So I guess we intend to do both. Or as I like to call it "eating normally and not restricting things". It will be a rare occasion for me to buy baby food because, and I don't know if this is the case overseas, but here, my goodness it is expensive. I don't have money to blow on packaging because so much of the price is just packaging, at least I assume because I refuse to believe that 50g of apple puree can cost more than a kilo of apples. Plus it takes no effort to pull a piece of something out of what I have cooked for us and hack at it with a fork and whack it in a plastic bowl.
Off topic, but funny that you bring up children not playing with food though. If I think back to my childhood more of my playing with food probably came from cooking rather than eating. I got absolutely shot down on a different forum once with posters accusing my parents of child abuse because I mentioned that at the age of 5 I knew the correct way to butcher a goat. 100% true and I found it somewhat lovely that there were people out there who had so little exposure to child abuse in their lives that they had such a kneejerk reaction to a child having this knowledge, yet put some interesting questions in my mind about the funny stigmas we have about children and food.
Last edited by Kiam; September 19th, 2013 at 05:05 AM.
I got absolutely shot down on a different forum once with posters accusing my parents of child abuse because I mentioned that at the age of 5 I knew the correct way to butcher a goat. 100% true and I found it somewhat lovely that there were people out there who had so little exposure to child abuse in their lives that they had such a kneejerk reaction to a child having this knowledge, yet put some interesting questions in my mind about the funny stigmas we have about children and food.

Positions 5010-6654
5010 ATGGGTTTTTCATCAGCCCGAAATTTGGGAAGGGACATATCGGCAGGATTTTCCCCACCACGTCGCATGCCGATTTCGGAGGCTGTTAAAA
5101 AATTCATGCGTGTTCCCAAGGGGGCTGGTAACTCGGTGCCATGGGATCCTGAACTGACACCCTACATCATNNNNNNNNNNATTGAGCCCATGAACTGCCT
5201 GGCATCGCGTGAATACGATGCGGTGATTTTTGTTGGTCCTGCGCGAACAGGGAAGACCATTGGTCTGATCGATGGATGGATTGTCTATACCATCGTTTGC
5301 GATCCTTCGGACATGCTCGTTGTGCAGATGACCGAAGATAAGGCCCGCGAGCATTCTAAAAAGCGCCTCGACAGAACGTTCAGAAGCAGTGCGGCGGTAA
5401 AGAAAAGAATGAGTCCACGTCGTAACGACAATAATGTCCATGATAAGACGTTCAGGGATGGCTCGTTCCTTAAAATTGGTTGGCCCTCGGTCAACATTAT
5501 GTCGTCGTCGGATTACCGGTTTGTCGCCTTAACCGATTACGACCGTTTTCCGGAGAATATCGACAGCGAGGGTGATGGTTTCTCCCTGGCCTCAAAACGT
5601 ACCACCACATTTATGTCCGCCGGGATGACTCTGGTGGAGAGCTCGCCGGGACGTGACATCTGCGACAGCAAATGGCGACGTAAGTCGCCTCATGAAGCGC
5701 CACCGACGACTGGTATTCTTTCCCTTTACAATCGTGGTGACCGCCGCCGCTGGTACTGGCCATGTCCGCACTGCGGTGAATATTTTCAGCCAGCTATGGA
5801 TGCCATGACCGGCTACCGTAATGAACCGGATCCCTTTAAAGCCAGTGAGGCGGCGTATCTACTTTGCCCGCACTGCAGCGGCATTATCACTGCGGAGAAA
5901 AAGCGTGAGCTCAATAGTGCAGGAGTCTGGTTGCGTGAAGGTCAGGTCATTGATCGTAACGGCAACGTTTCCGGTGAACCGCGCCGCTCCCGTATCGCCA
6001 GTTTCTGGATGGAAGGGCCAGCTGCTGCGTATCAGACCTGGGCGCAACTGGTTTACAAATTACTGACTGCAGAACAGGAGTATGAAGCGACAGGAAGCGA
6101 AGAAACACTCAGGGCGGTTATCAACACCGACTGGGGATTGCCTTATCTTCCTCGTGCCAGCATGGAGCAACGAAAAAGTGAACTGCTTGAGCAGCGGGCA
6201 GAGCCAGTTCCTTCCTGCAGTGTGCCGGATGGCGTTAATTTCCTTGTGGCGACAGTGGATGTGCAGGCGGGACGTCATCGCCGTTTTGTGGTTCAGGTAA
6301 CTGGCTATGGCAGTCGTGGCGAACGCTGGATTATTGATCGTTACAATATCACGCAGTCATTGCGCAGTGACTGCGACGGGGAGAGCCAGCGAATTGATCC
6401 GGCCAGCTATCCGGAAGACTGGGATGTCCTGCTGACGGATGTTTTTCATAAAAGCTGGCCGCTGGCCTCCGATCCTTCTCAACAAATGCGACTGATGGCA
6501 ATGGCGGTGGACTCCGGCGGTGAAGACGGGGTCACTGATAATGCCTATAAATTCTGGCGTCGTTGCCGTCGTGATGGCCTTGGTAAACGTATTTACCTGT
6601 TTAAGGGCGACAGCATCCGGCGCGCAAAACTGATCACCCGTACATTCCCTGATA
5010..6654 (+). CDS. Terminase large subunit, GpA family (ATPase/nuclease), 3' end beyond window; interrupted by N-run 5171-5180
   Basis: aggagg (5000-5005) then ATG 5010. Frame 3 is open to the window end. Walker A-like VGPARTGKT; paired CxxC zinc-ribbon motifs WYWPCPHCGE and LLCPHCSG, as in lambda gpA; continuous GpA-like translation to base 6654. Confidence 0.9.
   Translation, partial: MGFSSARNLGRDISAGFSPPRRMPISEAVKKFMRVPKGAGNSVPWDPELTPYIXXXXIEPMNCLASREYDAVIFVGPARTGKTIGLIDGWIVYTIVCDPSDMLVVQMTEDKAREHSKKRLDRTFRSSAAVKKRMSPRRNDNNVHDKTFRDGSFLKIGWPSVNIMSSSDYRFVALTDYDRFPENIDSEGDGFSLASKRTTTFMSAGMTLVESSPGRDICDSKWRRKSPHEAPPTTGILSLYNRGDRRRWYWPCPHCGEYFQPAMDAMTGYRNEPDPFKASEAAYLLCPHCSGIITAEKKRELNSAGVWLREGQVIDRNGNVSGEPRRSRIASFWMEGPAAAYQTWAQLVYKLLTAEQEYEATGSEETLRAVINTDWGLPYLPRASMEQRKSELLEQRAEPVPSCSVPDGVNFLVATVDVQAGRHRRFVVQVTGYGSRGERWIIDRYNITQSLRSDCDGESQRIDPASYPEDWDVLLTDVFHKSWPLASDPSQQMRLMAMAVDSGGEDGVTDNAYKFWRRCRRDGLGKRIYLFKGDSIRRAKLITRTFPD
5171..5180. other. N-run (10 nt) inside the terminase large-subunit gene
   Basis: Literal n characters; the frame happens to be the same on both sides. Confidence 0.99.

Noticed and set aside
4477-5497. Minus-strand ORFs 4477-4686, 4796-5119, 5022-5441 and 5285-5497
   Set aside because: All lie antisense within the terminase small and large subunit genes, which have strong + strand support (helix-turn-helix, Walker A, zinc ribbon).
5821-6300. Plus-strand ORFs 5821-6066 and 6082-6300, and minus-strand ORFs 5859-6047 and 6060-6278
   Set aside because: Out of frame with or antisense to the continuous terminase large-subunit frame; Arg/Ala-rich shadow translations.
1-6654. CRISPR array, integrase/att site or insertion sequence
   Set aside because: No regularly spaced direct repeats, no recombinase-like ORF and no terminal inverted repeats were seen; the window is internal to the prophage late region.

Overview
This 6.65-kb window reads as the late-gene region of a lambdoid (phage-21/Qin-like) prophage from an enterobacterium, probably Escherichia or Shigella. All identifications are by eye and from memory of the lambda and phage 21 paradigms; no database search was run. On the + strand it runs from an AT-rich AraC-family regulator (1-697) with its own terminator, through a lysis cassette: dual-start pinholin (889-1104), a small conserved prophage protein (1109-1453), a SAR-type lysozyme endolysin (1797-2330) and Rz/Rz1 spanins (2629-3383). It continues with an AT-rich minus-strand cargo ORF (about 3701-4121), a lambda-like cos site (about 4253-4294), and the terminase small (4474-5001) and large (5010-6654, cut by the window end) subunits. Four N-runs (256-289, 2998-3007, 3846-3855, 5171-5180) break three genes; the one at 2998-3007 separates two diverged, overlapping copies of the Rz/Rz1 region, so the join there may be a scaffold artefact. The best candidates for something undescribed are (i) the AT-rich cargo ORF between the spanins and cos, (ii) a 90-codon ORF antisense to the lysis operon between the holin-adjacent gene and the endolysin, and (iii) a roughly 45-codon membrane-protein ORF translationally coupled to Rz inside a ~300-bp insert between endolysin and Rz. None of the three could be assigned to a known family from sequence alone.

I totally agree with you. DH grew up in Cuba and after the collapse of the Soviet Union, he was lucky to have a piece of bread in the morning and maybe a hard-boiled egg to eat with his rice later that evening. People were so desperate that they would season grapefruit rinds, fry them up, and pretend that they were steaks. His father would buy live chickens and DH would help him chase them around the house and kill them in the bathtub. Sometimes, it was either that or starve. In that context, it makes me upset that people would judge what we put in our child's mouth, since relatively speaking, he is going to live a childhood of privilege that DH never had.
Wel, I don't know if I should have included my thoughts on this along with my questions. I am not leaning toward one over the other. I have always done both, I just didn't know there was a whole 'movement' similar to what I was doing. But I think 6 months may be a little too early for blw. I've never given true solids to a baby before 9 months. I'm wondering what age others have started blw.